The rest of the day consists of two double lessons, GCSE and A level classes. You like these more than KS3 because every pupil there is more mature and, particularly in the A level classes, they have chosen your subject above all else. However, during both doubles you have to spend a good amount of time going through exam technique, because at Key Stages 4 and 5 we are not just teaching for the love of our subject, but indeed we must also instruct out pupils on how to jump through hoops whilst ticking exam board mandated boxes. Your sixth-formers do particularly well with some presentations you set them last week and you write down in your planner that you can now demonstrate ‘independent learning and resilience’; you make a note to bring this up with your mentor the next time you have your weekly NQT meeting. As an NQT you must demonstrate that you are meeting the eight-teaching standards, and a termly report is submitted to the local authority and a judgement made on your progress towards meeting these standards.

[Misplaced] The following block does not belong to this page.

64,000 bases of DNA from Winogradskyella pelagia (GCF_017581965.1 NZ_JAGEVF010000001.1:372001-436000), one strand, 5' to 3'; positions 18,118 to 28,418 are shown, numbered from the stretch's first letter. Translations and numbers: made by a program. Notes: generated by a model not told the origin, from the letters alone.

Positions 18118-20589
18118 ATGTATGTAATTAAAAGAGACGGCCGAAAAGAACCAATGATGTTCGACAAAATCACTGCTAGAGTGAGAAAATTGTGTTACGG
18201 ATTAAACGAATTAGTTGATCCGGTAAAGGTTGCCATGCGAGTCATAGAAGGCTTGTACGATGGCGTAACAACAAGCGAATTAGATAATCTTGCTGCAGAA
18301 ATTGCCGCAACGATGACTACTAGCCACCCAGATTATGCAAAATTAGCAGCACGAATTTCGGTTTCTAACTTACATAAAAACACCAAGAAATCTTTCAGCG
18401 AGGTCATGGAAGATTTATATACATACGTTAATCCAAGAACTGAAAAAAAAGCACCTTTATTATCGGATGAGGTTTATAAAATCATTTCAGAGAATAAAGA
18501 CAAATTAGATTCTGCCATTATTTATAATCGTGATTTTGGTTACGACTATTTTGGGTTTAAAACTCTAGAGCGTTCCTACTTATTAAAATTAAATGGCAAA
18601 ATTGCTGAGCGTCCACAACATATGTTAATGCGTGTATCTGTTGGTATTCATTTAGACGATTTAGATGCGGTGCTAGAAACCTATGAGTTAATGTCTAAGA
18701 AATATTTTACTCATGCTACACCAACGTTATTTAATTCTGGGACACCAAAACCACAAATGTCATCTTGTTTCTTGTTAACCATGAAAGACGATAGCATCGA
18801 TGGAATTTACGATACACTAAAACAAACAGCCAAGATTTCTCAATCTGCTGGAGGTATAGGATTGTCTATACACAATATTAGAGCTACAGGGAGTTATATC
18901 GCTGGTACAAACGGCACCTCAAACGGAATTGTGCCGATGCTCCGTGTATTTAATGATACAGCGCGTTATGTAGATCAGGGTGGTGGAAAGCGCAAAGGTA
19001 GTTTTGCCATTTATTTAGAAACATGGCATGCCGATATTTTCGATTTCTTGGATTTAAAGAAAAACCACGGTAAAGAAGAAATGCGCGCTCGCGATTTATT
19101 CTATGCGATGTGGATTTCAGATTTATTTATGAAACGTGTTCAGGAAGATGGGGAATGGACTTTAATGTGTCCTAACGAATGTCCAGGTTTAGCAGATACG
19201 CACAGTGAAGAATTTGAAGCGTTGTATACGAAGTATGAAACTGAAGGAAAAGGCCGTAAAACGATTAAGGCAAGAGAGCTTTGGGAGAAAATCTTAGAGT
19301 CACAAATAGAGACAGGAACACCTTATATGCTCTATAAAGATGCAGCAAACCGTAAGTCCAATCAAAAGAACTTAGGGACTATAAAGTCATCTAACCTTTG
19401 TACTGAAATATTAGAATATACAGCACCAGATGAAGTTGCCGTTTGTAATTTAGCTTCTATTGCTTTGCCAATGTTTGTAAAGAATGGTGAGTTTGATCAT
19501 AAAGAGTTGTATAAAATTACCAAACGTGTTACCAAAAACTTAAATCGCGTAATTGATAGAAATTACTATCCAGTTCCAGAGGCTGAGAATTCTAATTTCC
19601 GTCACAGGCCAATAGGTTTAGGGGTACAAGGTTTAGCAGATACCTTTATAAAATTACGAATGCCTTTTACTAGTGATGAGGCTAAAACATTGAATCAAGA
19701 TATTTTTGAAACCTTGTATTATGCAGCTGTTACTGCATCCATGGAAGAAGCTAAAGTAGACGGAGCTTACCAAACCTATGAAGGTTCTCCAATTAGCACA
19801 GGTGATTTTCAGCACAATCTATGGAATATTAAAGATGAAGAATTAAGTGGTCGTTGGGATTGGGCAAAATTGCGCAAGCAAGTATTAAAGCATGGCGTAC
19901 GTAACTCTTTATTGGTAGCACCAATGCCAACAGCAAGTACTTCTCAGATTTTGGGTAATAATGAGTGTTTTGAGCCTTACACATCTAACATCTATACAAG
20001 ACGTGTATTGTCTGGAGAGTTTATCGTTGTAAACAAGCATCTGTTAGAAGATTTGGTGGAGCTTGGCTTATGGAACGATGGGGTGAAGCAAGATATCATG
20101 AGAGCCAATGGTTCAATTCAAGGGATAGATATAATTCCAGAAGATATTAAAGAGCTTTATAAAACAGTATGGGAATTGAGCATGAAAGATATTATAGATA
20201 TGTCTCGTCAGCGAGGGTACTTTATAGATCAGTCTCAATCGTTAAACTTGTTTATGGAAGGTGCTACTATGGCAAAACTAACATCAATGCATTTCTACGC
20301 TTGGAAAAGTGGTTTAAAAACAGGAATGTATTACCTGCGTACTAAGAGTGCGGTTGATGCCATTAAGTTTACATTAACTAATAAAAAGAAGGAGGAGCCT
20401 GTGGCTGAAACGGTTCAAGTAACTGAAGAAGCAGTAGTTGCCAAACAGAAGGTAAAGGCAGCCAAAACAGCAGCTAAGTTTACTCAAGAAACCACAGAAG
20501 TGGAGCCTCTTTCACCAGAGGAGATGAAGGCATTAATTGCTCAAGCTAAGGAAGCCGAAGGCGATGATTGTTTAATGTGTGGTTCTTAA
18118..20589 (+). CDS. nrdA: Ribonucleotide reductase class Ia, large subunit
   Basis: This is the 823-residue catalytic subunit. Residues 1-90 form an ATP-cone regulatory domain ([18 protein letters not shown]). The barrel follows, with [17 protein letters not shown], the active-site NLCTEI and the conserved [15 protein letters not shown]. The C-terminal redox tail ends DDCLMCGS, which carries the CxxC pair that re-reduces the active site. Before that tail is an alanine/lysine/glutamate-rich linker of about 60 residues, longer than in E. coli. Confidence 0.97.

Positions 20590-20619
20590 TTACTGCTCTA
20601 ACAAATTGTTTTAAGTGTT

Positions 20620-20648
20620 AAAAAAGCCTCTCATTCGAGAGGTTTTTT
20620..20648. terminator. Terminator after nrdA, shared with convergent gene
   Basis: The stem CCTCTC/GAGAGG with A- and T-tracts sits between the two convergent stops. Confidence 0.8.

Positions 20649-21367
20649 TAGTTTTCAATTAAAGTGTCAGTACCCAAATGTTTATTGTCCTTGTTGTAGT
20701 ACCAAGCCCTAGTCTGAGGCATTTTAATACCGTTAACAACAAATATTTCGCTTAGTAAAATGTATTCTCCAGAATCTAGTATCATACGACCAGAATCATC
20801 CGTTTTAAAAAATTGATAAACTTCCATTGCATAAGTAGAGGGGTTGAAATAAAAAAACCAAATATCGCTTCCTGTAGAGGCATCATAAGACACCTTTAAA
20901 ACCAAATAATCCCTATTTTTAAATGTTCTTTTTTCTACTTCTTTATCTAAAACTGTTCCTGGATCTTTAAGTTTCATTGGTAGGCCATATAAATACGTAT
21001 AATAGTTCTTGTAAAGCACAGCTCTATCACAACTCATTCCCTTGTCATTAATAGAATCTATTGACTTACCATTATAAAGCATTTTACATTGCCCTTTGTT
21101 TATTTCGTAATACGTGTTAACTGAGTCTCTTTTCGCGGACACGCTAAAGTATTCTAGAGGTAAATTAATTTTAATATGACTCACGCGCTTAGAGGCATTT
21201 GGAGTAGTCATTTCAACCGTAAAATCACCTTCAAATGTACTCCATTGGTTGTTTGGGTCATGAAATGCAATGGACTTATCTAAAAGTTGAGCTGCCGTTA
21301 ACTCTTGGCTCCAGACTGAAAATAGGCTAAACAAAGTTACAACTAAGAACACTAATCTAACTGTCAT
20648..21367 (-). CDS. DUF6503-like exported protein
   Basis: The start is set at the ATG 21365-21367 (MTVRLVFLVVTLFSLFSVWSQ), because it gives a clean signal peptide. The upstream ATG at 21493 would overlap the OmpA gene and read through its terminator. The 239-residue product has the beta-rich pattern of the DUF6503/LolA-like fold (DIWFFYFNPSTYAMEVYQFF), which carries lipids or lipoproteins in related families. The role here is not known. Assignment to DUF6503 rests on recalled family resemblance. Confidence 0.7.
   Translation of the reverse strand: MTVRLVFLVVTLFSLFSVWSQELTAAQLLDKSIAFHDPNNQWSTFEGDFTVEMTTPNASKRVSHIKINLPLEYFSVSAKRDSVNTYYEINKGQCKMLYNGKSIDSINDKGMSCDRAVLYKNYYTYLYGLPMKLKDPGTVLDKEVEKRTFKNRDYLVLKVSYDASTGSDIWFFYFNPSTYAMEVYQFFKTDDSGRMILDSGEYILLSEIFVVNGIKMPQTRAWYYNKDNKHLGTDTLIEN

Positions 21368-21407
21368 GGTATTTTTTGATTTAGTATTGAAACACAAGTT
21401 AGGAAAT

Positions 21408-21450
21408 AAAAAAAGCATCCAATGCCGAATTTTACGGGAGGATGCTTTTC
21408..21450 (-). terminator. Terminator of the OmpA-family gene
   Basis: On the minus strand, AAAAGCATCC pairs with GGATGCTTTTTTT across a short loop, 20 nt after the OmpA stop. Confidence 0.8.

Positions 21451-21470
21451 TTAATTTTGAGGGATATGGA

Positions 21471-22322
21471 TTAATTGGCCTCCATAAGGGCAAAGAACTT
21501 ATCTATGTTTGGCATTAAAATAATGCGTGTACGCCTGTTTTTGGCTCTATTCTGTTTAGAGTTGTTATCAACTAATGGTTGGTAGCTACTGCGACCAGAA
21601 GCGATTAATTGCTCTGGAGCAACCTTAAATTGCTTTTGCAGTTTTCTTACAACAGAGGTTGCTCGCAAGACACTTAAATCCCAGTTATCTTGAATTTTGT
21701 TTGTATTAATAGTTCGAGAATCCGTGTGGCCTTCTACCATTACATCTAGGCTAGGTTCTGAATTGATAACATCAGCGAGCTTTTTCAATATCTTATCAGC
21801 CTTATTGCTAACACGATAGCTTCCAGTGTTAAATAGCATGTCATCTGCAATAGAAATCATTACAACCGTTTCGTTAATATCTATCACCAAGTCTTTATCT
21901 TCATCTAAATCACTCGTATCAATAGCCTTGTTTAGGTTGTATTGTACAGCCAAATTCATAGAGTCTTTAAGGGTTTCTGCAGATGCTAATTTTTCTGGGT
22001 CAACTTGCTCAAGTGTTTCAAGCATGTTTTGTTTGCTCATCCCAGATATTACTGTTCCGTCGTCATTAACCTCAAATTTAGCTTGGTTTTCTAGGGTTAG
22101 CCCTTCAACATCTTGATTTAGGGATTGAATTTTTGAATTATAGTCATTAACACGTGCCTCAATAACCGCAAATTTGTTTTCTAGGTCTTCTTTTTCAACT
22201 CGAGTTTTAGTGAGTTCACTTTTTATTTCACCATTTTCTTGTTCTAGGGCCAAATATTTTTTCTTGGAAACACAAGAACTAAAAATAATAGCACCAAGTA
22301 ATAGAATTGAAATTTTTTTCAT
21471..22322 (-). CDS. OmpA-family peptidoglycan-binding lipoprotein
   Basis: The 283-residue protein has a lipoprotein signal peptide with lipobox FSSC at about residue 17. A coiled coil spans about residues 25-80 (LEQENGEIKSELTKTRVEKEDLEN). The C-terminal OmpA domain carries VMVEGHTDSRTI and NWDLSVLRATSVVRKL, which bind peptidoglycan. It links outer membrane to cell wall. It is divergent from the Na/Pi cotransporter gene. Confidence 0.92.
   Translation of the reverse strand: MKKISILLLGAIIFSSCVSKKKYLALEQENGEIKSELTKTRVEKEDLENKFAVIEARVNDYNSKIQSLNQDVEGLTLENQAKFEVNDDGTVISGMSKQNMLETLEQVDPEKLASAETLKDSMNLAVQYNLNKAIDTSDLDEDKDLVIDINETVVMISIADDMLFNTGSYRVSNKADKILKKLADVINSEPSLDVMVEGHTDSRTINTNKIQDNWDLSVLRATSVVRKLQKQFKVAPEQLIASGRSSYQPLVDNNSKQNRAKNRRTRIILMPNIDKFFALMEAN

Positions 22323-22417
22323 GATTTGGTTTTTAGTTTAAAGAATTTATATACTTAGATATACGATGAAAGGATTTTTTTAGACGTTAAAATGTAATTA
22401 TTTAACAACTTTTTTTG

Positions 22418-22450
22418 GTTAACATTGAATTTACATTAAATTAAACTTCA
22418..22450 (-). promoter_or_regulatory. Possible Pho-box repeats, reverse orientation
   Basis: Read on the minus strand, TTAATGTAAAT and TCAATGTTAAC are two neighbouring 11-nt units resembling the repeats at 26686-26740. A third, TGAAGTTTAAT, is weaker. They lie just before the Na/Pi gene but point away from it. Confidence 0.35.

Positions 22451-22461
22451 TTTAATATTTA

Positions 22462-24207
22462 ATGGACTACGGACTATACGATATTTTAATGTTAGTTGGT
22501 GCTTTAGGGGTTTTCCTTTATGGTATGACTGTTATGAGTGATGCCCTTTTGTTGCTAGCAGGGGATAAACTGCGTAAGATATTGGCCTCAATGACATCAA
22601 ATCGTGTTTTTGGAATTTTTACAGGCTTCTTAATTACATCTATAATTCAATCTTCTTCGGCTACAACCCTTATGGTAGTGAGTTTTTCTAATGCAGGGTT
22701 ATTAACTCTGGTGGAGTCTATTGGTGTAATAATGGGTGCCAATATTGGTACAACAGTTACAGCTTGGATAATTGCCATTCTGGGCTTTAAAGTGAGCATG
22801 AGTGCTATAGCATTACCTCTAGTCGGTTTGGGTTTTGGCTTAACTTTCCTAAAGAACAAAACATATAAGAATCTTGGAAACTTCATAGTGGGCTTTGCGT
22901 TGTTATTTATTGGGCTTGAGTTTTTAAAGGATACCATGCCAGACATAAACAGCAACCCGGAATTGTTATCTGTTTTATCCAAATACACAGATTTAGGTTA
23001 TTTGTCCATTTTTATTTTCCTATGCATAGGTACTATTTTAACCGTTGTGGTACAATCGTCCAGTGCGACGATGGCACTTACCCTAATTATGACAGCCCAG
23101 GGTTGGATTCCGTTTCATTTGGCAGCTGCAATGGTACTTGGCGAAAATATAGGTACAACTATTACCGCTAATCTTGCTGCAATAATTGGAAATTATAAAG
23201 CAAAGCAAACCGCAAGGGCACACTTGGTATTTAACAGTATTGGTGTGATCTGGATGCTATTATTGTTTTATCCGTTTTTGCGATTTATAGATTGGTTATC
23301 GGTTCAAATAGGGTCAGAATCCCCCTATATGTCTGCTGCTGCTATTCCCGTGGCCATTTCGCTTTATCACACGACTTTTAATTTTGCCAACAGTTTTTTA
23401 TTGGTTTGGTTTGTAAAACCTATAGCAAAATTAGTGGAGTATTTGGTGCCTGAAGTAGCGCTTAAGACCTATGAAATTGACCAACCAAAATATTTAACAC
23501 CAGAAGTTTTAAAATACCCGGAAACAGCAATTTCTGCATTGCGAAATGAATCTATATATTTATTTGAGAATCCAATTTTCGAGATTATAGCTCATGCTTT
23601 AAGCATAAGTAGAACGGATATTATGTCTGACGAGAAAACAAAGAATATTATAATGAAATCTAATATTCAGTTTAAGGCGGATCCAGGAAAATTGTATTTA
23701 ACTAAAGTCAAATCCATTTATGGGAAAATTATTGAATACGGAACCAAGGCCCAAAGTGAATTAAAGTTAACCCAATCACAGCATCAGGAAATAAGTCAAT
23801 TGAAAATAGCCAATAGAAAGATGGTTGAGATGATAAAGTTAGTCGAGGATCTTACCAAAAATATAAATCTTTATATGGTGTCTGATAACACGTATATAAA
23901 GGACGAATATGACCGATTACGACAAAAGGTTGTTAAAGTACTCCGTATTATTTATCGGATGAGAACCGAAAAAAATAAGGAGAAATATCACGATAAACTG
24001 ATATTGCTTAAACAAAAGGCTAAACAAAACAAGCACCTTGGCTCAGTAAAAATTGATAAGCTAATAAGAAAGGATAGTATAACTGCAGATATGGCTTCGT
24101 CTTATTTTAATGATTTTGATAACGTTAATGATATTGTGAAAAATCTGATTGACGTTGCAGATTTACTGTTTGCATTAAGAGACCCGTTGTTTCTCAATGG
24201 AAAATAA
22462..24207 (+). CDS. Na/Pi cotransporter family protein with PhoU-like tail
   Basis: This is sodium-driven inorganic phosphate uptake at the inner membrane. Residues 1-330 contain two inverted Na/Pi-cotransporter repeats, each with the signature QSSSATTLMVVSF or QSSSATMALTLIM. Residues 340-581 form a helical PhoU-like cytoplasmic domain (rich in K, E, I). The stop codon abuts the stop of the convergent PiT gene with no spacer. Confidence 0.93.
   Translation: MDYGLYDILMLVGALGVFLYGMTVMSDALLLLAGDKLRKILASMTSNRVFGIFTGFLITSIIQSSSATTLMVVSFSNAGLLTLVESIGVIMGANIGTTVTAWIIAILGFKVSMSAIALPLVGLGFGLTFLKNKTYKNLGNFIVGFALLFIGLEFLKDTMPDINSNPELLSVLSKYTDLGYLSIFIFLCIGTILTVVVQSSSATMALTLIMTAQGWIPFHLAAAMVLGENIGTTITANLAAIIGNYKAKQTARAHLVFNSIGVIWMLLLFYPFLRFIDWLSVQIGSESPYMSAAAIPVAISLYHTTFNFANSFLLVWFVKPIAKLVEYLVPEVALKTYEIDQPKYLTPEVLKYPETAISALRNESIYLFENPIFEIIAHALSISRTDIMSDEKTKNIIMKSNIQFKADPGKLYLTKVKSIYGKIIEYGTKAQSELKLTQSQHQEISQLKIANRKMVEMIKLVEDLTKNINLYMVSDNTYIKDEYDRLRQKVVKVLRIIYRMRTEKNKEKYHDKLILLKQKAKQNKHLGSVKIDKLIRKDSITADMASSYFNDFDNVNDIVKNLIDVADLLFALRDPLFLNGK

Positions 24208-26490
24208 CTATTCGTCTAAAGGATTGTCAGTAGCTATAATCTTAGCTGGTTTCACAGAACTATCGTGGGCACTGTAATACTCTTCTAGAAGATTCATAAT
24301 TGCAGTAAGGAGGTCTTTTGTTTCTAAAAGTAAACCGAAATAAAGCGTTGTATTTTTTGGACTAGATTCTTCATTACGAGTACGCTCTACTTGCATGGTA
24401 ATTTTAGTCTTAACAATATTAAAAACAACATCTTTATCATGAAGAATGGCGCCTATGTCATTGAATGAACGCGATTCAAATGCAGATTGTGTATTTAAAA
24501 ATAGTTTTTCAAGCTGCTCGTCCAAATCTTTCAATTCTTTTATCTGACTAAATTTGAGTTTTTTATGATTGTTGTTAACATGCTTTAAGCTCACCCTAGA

So the school day is over. It’s only 1530 but you know you’re going to be here until at least 1830. Firstly you have CPD meeting. These are put on once a week for NQTs and trainee teachers, and will focus on a particular area of good practice. Today you have some English teachers delivering a session on ‘Marking for Literacy’. Then you are back in your classroom and completing your admin. You log data and detentions on the management information system and make some phone calls home. One of the parents you contact doesn’t have particularly good English but you get the message across through a cousin at the same address. Then you plan your lessons for the next day and mark some A level essays. You had high-hopes of marking your Year 9 books but seeing 30 of them piled up on your desk, and seeing the clock at 1900 dissuades you. You’ll mark them at the weekend.